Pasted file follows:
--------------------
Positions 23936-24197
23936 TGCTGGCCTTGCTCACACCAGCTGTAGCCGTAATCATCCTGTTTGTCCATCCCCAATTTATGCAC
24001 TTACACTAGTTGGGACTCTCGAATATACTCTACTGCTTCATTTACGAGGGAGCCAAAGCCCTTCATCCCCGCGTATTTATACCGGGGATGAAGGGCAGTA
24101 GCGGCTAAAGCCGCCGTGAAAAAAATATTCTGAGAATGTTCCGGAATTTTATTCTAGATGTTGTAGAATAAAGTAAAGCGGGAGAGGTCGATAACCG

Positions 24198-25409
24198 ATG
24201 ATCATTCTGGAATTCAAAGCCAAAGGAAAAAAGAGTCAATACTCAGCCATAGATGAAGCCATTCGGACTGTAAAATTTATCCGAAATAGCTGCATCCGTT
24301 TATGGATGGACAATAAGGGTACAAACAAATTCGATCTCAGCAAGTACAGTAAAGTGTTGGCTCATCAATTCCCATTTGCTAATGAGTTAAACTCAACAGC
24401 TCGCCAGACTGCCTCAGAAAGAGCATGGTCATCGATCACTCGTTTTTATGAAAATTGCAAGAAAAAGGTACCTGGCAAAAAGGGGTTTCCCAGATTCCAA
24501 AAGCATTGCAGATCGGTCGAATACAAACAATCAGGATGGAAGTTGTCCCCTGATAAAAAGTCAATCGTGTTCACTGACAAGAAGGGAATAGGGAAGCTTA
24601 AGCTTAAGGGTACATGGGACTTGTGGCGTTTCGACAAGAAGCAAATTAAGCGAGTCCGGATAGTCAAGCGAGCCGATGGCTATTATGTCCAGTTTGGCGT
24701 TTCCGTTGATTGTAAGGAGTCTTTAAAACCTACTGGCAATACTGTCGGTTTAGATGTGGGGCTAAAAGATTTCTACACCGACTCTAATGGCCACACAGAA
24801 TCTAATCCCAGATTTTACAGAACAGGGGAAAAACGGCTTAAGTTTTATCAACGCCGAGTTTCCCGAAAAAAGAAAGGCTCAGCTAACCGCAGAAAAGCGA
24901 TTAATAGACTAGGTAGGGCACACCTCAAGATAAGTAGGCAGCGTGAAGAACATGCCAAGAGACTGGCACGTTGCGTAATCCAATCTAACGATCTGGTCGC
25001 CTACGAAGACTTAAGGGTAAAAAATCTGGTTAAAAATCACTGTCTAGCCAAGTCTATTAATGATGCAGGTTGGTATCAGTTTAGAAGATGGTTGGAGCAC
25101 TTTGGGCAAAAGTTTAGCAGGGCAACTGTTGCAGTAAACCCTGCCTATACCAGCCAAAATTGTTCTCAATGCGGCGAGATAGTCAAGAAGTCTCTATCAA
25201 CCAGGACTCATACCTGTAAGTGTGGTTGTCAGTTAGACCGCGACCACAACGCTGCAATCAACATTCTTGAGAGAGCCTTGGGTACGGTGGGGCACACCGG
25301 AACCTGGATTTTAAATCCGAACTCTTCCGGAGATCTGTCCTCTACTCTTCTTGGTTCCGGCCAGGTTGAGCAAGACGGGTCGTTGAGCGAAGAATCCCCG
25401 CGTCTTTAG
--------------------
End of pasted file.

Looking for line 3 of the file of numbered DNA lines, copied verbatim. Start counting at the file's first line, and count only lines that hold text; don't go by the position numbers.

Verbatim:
24001 TTACACTAGTTGGGACTCTCGAATATACTCTACTGCTTCATTTACGAGGGAGCCAAAGCCCTTCATCCCCGCGTATTTATACCGGGGATGAAGGGCAGTA